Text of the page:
MicroRNAs (miRNAs) represent a class of important post-transcriptional regulators of gene expression, enabling cells to follow their intrinsic developmental program. By directly binding to their targets, miRNAs can both promote transcriptional patterns in crucial steps of cell growth, and act as powerful buffering system that titrate protein content in case of aberrant gene expression. The literature of the last decade showed that the presence of tissue-enriched miRNAs in body fluids could be reminiscent of disease state. This is particularly relevant in neurodegenerative disorders, in which peripheral biomarkers could be helpful means to detect disease onset. However, dysregulation of miRNAs is not merely a consequence of disease, but directly contributes to pathological outcomes. On this basis, increasing interest is growing in the development of pharmacological agents targeting specific miRNAs. Actually, this apparently futuristic approach is already part of the current therapies. In fact, several drugs approved for CNS disorders, such as L-Dopa or valproic acid, were also demonstrated to restore some miRNAs. Moreover, ongoing clinical trials demonstrated that miRNA-based drugs are effective against tumors, suggesting that miRNAs also represent a promising class of therapeutic molecules. However, several issues still need to be addressed, particularly in case of CNS diseases, in which stability and delivery are crucial aspects of the therapy. In this commentary, we highlighted potential advantages and limitations of miRNAs as next generation targets in CNS pharmacology, focusing on multiple sclerosis, a chronic demyelinating disease lacking specific therapeutic targets and bona-fide biomarkers.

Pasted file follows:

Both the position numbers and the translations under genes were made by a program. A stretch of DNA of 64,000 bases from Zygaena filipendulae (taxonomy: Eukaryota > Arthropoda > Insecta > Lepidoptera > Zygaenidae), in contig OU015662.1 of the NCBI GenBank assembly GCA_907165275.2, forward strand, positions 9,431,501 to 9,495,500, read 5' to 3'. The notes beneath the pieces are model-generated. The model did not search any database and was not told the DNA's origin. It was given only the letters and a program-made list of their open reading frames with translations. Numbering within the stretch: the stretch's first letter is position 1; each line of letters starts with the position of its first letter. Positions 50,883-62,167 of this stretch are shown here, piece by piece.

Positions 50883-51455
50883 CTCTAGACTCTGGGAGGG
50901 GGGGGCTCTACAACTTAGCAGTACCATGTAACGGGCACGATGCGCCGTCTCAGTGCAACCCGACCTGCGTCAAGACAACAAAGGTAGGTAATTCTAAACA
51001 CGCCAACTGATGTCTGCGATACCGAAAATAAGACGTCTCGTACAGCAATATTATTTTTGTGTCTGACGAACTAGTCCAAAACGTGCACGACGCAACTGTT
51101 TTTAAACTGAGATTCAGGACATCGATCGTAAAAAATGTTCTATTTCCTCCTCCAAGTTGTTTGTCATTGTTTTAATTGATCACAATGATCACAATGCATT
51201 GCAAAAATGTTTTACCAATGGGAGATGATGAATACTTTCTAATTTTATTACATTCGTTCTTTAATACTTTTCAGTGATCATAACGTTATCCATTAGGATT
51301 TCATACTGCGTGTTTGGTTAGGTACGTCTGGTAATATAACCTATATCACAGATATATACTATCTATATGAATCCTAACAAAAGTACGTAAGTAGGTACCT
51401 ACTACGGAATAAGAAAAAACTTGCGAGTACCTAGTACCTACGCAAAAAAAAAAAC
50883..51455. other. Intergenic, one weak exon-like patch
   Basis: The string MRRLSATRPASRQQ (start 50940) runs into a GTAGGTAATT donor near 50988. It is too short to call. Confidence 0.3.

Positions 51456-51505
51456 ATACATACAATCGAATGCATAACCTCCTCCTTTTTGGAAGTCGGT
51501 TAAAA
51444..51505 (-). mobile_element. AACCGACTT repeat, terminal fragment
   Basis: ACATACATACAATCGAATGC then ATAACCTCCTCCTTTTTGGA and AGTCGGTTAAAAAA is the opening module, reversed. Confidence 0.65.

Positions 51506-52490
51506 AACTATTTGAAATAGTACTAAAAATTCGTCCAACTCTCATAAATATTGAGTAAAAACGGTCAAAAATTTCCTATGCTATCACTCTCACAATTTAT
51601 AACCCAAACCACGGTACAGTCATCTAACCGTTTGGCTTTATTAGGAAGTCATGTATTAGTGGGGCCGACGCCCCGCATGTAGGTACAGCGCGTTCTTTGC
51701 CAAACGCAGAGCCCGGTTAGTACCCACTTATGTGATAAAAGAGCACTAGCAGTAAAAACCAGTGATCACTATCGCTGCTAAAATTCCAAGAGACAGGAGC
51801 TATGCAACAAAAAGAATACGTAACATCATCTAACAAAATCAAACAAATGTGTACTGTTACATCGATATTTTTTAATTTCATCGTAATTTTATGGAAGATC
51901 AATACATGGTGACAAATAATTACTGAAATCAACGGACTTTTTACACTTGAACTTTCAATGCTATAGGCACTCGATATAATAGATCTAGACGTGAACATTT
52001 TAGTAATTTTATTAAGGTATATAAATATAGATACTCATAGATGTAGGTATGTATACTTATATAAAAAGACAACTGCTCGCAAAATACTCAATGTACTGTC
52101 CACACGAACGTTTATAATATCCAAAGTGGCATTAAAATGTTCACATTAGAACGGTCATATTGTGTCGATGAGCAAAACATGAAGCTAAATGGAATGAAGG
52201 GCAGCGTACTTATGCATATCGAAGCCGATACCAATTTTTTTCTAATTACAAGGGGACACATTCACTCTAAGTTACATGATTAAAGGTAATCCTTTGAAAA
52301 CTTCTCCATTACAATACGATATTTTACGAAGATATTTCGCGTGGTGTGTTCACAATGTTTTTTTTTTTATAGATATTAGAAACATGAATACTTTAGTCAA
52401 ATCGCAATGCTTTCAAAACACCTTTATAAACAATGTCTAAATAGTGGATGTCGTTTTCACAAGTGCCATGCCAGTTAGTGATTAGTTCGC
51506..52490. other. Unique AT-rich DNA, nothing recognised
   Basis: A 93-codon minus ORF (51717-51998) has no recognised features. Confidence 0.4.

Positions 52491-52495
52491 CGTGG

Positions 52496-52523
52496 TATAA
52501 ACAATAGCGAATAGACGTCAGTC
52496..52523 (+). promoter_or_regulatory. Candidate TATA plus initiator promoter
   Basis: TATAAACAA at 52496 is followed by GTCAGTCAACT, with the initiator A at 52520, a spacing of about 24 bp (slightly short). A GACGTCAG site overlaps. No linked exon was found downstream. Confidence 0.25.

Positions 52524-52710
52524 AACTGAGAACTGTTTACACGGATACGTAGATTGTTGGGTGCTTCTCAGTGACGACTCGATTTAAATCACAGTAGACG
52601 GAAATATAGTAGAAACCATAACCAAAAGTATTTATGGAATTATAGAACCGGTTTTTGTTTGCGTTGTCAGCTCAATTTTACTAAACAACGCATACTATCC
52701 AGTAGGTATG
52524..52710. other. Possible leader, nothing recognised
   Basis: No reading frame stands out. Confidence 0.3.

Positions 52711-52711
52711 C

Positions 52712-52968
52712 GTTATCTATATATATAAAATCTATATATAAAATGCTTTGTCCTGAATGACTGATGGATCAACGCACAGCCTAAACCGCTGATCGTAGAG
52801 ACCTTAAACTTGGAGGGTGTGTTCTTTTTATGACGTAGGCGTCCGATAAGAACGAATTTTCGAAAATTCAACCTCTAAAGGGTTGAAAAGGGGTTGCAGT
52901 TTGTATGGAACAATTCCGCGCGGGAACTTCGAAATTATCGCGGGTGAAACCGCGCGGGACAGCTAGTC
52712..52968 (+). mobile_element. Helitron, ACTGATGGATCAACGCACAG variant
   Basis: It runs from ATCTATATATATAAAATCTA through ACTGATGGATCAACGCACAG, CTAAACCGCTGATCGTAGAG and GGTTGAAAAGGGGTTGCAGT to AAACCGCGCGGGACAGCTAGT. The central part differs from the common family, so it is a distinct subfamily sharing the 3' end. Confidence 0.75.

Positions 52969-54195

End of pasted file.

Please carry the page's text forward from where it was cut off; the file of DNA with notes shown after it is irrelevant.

Copyright © 2019 Elsevier Inc. All rights reserved.